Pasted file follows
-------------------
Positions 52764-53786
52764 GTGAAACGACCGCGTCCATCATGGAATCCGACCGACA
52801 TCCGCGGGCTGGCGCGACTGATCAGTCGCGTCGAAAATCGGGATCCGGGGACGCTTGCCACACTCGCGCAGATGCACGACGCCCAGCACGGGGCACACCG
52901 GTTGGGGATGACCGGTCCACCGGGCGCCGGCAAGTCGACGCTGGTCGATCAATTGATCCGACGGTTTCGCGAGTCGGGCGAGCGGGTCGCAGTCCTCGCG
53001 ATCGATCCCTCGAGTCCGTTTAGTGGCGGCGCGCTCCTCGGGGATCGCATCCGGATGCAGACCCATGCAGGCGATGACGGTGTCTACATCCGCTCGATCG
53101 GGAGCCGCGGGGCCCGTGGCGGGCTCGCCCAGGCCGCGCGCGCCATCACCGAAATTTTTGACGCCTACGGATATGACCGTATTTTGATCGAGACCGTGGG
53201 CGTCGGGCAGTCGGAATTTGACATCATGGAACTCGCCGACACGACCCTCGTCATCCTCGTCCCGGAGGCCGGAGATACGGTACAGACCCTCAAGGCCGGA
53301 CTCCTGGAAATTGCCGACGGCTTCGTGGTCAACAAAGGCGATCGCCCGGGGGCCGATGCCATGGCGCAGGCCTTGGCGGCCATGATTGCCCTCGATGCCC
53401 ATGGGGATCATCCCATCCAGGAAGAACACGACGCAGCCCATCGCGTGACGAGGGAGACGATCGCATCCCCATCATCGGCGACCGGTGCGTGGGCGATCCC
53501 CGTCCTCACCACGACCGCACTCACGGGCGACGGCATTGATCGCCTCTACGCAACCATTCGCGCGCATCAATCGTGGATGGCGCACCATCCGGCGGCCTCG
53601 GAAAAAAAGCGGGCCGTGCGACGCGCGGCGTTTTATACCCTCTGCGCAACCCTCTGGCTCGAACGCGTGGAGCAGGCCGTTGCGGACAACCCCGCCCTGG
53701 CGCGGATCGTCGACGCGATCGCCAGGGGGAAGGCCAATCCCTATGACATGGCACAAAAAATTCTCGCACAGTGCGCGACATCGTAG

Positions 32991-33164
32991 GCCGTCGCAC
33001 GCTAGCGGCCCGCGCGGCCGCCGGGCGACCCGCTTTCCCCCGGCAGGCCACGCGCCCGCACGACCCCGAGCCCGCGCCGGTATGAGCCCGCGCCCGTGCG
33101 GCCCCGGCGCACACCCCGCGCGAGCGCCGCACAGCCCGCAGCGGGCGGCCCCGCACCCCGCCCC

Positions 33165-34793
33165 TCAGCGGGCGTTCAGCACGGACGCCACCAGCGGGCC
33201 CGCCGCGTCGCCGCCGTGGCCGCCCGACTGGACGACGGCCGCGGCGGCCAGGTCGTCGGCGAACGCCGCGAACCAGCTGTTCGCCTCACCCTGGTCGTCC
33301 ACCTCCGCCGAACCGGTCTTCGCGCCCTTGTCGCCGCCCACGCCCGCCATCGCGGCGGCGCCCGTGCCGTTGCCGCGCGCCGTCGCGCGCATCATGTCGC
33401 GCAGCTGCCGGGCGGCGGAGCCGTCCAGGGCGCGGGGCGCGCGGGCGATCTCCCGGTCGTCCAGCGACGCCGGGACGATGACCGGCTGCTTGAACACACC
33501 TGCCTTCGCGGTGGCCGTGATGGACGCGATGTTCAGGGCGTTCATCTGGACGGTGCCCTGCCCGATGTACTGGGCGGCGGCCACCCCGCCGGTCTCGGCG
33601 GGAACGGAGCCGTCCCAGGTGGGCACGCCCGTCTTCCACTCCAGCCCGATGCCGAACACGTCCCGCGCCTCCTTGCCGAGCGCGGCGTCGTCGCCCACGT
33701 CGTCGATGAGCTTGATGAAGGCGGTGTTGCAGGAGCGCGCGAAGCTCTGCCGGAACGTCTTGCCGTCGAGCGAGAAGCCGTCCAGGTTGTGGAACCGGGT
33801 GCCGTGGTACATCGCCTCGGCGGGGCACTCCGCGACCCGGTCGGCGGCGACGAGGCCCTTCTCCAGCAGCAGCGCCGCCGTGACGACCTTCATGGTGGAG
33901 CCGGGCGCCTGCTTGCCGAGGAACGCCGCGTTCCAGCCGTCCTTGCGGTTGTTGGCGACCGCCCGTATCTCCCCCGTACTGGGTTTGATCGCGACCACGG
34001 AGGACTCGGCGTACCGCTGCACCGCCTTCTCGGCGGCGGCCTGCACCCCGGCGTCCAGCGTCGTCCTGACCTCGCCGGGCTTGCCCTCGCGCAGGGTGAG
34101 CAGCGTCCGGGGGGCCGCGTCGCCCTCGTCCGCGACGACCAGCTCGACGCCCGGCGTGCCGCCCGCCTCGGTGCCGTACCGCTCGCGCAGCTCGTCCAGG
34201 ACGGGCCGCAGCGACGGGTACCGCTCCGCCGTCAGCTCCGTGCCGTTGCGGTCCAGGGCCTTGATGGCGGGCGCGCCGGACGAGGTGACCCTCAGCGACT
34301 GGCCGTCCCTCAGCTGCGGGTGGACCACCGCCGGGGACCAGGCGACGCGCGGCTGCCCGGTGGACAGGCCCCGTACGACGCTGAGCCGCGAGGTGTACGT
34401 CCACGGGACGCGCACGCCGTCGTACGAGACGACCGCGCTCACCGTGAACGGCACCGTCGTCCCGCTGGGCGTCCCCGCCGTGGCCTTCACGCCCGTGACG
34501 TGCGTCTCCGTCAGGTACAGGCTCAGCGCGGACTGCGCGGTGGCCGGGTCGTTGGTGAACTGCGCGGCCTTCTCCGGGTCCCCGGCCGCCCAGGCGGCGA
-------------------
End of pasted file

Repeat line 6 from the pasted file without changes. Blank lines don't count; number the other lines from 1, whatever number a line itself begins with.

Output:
53101 GGAGCCGCGGGGCCCGTGGCGGGCTCGCCCAGGCCGCGCGCGCCATCACCGAAATTTTTGACGCCTACGGATATGACCGTATTTTGATCGAGACCGTGGG